Cliff Thomas was awakened early Tuesday by a frantic call from his grandmother. Prince George’s County police were in front of her Landover home, investigating the stabbing death of a 30-year-old woman.
“I thought she was having a heart attack or something,” Thomas said of the call from his grandmother, Carrie Jenkins, 89. “Last thing I would imagine is someone dead” in her front yard, he added.
Police identified the victim as Stefanie Anne Littlejohn, whom officers found shortly before 3 a.m. in Jenkins’s front yard on Kent Village Drive. Littlejohn was unresponsive and “suffering from trauma to the body,” police said.
Littlejohn did not live in the house or the neighborhood, Prince George’s police spokeswoman Julie Parker said. Her body was taken to a Baltimore hospital for an autopsy to determine if she died from the stab wounds or other possible trauma, Parker said.
Authorities said Tuesday that they were still searching for a motive and a suspect.
Littlejohn’s aunt, Georgia Wilson, said her niece had a restraining order against a former boyfriend and had received threatening phone calls recently.
Court records confirm that second-degree assault charges were filed in October against a man Wilson identified as a former boyfriend of Littlejohn’s. Last week, a warrant for the same man was issued for allegedly violating a protective order.
“She looked for love in all the wrong places,” Wilson said.
Wilson said she was one of Littlejohn’s closest relatives, her niece’s mother having died last year and her father four years ago. Wilson and Littlejohn would talk nearly every Sunday morning after Littlejohn took her 5-year-old son to church.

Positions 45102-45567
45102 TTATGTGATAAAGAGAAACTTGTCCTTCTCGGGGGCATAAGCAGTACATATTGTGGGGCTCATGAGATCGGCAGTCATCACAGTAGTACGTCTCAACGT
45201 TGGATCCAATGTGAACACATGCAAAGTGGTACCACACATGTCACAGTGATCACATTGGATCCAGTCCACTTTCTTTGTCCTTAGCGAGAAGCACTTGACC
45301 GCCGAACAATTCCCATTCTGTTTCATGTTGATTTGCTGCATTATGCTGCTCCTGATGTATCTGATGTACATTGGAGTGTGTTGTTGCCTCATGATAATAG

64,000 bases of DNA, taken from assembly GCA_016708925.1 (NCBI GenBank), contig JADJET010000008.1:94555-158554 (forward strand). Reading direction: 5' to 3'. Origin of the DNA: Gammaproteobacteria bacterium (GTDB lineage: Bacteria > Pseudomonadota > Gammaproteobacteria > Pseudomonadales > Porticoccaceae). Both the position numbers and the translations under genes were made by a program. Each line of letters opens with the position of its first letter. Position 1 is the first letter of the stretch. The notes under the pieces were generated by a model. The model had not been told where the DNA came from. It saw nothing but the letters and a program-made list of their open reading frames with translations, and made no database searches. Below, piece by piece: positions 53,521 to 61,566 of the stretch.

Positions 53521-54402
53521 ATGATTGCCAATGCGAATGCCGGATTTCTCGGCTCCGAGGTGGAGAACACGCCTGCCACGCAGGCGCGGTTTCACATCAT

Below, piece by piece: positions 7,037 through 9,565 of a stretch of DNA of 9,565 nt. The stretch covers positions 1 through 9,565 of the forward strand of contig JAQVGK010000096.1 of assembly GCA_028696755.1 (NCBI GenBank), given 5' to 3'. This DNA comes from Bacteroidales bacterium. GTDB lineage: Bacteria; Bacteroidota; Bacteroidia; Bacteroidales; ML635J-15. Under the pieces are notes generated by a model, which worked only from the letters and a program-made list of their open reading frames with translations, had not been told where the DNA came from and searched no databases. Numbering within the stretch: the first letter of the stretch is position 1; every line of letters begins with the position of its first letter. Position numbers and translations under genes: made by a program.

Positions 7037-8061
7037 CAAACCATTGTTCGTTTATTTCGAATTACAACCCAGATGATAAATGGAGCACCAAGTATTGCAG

“She adored her son,” Wilson said. “She lived for him.”
Littlejohn worked as a security guard at an amusement park. She was “kindhearted” and “would give you the blouse off her back,” Wilson said.
As Wilson planned funeral arrangements, neighbors near the Landover home where Littlejohn was found expressed surprise over the stabbing. Thomas, who spent part of his teen years living in his grandmother’s home, said young people are often seen outside of the neighborhood milling around. But he said the community had “calmed down” since the days he lived in the house.
“It’s been one of those rough places,” said Thomas, who spent the morning speaking to reporters as blood still stained his grandmother’s front steps. Firefighters arrived about 9:50 a.m. to clean the scene.
Next door, Thaddeus Davis, 63, said he didn’t know about the stabbing until Jenkins called him at 3:30 a.m.
“I’ve never seen anything like that that close to me,” Davis said.
Dana Hedgpeth and Magda Jean-Louis contributed to this report.